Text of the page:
In a study, Oxfam criticises the CO2-intensive lifestyle of the super-rich. According to the study, the wealthiest one percent of the world’s population is expected to account for 16 percent of total CO2 emissions in 2030. The inequality of rich and poor in terms of CO2 emissions should be at the centre of the debate.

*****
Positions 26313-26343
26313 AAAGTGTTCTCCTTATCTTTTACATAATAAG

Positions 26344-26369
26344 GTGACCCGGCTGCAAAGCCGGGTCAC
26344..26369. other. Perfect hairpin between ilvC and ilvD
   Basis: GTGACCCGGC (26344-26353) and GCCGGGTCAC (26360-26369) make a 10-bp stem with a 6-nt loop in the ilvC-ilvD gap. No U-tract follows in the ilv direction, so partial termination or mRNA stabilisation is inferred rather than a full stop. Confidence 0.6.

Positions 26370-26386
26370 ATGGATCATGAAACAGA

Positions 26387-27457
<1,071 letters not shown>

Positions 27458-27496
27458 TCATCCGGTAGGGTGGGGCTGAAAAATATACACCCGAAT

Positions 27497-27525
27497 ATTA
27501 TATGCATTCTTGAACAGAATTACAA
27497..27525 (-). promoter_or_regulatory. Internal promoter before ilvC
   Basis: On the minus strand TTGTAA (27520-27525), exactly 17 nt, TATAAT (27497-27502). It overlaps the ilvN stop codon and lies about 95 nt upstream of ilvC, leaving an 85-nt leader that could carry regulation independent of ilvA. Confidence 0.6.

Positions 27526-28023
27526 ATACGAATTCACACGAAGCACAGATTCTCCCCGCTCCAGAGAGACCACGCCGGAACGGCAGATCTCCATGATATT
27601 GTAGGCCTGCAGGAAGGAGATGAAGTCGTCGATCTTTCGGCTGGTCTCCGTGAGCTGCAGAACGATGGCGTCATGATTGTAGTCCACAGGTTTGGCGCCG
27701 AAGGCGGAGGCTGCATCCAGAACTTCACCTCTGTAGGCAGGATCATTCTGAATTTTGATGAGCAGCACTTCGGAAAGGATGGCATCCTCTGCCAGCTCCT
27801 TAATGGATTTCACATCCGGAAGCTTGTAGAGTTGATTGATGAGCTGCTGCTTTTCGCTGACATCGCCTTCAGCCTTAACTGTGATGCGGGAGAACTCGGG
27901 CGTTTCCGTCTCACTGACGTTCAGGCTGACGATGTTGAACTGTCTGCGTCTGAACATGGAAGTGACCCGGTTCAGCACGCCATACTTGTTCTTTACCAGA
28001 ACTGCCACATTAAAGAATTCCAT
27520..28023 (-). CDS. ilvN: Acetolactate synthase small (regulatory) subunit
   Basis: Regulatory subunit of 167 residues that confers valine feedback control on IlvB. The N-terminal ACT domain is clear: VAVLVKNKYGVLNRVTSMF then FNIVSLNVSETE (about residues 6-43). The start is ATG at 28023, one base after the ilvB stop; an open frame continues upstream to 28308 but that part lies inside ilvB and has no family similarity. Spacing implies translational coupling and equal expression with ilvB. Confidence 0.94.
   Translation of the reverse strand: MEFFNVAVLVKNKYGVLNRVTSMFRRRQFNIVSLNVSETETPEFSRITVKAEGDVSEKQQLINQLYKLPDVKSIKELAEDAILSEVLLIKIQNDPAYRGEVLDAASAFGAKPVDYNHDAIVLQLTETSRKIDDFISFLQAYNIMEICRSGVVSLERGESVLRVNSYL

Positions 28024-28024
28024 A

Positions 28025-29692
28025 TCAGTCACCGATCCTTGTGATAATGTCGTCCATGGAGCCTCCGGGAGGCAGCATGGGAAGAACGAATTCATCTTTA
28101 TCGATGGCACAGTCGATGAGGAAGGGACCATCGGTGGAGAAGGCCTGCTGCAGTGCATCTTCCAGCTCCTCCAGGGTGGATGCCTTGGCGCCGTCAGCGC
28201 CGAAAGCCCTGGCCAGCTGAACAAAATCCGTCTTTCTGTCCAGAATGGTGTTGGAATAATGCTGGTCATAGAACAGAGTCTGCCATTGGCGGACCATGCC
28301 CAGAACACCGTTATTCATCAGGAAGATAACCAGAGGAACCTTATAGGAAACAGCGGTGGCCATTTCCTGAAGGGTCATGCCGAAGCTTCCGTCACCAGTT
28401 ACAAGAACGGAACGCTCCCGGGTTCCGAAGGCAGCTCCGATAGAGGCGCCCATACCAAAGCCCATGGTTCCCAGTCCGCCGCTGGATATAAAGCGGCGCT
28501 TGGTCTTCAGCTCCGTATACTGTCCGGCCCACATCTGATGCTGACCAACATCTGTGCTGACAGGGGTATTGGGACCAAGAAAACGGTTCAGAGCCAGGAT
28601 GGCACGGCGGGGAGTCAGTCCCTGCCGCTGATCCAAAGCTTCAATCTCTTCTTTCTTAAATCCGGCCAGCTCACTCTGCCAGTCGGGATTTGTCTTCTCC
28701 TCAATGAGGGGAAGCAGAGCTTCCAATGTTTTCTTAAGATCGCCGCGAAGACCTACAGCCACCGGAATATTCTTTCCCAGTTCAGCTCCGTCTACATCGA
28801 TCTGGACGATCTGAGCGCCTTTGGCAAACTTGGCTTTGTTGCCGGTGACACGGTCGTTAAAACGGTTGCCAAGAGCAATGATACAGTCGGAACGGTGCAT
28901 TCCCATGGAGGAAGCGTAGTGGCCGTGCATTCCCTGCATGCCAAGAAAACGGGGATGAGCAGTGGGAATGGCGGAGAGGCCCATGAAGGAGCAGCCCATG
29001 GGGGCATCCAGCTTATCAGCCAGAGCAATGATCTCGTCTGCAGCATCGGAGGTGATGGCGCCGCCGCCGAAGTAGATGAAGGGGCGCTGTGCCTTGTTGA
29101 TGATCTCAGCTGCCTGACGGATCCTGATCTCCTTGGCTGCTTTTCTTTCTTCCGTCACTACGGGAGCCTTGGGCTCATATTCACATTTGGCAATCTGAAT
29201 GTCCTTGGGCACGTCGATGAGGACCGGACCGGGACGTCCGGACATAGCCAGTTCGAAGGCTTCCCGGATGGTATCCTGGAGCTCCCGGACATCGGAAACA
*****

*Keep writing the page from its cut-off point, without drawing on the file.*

GES’ assessment of this: The fact that wealth and CO2 emissions are correlated is not surprising. Responsibility for combating climate change should therefore not only be seen as an issue between states, as is the case today, but also as an issue between individuals. For example, a Hartz IV recipient in Germany should not be in the same “pot” as a German millionaire. And Indian millionaires should not be able to “hide behind their poor”. Following the polluter pays principle, those who have caused CO2 should contribute to climate protection to a corresponding extent, for example in the form of financing negative emissions.